Paphos is the Cultural Capital of Europe in 2017, but it is hard to recognize any culture apart from posters claiming the title and a simple sculpture near Paphos Fortress. Now I haven’t yet seen the rest of Paphos but as for the nondescript tourist strip at the harbour and seaside known as Kato Paphos there is not much culture. I’d dare say the most culture I’ve seen is British in the way of all out British pubs.
Kato Paphos is not an interesting town, and there are Made in China souvenirs all over the place. It is evident that they cater to young people and groups of friends as some of their items include hand carved wooden penises – made in Cyprus. Considering how hard it is to find Cyprus made souvenirs, I wonder why they have to chose to make something that tacky on the island. At least carve a wooden Aphrodite since this place according to the myths is her place of birth.
Yes, Kato Paphos is a tourist resort town on the dramatic Cyprus seaside. The inhabitants I imagine live inland and far away from the lobster coloured tourist crowds.
We are some of these red-coloured tourists staying in our own hotel apartment at a large hotel complex and while I might find the experience as bland as the buffet of our resort hotel, I enjoy it after our busy days in Larnaca. While I wanted to see the rest of Paphos and discover more of the area, I have fallen to the enjoyment of reading a nondescript and easygoing chicklit or two.
It is Easter in the Greek Orthodox world (and the rest for that matter) which means that much is closed down while the Greek Cypriots are celebrating the resurrection of Christ. And yes, I know we should have taken part in what apparently is an amazing experience – the Easter celebrations in the Greek Orthodox church. But we have been so deadbeat every evening returning home that getting up to find a church in this tourist area has seemed too much.
You might wonder how we can be deadbeat from doing nothing, but well we have been around the area.
Days in Paphos
On the day we arrived we hadn’t much energy after countless nights on a stone madras in our boring Larnaca hotel. Reaching our new place of residence in Paphos had us pleasantly surprised as the rooms are so much more warm and friendly in their blue and beige colours and with the sun easily reaching the inside of the hotel. As a Scandinavian I appreciate light and three days in a dark and grey hotel room has been like a prison sentence.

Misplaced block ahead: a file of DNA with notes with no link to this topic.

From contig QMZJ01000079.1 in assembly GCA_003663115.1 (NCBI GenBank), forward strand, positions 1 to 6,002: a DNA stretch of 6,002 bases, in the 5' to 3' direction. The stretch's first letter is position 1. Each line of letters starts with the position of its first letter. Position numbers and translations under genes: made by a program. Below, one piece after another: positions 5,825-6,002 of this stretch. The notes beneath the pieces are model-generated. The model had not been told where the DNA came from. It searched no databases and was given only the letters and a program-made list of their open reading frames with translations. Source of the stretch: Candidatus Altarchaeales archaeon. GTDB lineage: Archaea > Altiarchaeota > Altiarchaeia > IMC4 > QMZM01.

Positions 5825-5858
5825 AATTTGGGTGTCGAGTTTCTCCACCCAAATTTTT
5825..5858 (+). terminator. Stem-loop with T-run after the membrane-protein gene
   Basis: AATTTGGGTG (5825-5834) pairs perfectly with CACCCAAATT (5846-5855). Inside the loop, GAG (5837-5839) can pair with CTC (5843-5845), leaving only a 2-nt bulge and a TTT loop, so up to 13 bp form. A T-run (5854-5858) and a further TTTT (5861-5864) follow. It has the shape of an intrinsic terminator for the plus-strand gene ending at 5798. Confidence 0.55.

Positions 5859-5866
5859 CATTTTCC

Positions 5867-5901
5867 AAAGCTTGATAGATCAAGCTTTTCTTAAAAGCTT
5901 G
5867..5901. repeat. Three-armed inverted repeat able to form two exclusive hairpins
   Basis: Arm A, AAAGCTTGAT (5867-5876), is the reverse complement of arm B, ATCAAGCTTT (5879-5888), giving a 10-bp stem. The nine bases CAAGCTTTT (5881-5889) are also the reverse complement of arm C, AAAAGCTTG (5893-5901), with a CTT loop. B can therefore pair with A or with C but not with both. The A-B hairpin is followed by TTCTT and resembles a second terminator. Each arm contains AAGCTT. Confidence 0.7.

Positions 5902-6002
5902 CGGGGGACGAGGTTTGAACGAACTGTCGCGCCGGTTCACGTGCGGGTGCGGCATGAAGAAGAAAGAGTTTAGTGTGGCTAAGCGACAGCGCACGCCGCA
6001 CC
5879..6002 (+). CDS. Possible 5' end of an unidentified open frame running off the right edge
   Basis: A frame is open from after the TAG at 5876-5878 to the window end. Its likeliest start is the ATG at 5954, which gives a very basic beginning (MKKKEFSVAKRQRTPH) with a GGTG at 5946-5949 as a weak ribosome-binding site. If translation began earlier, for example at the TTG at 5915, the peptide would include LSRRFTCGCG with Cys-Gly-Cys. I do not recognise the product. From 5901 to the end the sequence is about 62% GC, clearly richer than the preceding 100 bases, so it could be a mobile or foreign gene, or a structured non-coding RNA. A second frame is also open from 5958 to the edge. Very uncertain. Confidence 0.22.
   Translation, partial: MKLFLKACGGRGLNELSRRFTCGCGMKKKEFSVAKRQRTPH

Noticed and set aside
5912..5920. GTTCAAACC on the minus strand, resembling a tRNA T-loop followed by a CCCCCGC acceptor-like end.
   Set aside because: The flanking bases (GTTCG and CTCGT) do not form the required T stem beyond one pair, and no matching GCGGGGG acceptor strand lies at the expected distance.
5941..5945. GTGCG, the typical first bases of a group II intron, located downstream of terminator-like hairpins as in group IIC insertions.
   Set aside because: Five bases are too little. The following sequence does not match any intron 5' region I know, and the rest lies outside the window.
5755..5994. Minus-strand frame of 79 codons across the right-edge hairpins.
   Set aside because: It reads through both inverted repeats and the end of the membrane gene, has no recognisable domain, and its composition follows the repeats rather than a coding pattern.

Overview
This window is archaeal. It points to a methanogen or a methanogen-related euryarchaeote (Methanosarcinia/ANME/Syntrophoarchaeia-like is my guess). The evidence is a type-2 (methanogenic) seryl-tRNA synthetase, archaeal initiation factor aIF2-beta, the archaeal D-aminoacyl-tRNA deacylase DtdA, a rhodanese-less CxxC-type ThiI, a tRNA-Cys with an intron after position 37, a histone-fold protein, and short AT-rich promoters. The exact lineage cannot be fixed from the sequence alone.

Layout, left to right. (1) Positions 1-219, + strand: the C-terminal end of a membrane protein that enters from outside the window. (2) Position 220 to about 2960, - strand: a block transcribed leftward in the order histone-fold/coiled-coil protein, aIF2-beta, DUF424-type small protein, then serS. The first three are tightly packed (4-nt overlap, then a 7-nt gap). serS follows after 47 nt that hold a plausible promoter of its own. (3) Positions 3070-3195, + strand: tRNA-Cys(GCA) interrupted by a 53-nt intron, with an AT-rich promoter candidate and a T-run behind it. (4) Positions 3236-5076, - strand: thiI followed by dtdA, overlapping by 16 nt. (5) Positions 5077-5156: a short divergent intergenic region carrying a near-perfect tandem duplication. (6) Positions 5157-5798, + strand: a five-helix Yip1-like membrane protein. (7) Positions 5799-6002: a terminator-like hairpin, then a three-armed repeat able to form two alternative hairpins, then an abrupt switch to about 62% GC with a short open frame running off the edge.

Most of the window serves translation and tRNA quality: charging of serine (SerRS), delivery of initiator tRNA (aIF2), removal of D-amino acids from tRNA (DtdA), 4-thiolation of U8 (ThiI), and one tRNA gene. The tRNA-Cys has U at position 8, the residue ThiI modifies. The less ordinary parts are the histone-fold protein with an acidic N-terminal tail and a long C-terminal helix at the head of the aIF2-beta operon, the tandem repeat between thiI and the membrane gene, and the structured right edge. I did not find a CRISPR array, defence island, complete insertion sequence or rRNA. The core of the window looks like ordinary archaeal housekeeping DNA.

This new found freedom and the fact that the sun was shining despite weather reports claiming rain and thunder had us enjoying the pool area for a large part of the day.
We made it to the harbour and up Leoforos Poseidonos in search of the Tourist Information which we found closed for Easter. We also made it to the ruins of an early Christian Basilica and the St. Paul’s Pillar Chrysopolitissa which we can see from our balcony. But in comparison to our usual travel routines we didn’t manage much.
Tombs of the Kings and a seaside walk
On our second day, we went for a walk starting at yet another ancient ruin namely the Tombs of the Kings. It has nothing to do with kings and is mainly the necropolis of higher ranking citizens from Hellenistic and Roman times. After visiting Petra most necropolises seem unimpressive, and this was not much more than a few holes in the ground and loads of British tourists having their cultural activity for the day.
However, the archaeological site lies with views of the dramatic coastline and energetic sea. With two kilometres back to Paphos the coast offered a gorgeous walk.
We began with a small picnic in the shade of a palm tree before starting out on what will be my best memory from Paphos.
What I like about this place and which I feel saddened is not happening all over the world is that even with resorts stretching down to the sea, it was possible for people to walk the entire stretch of the coastline. And what views it offered. Not only of the violent waves as they crashed towards the rocky cliffs of the coast, but also of the thousands of wild flowers covering the ground in yellow and purple with small flashes of red.
The walk took us all along the outer rims of Kato Paphos and the main archaeological park to the harbour area. It was such a beautiful walk and with the wind cooling us off, we didn’t realise that we had turned into boiled lobsters until we reached our hotel room and could see our reflections in the mirror and feel the burn on our skin. I seriously need to cover up both against the sun and against the laughing recognition from other tourists.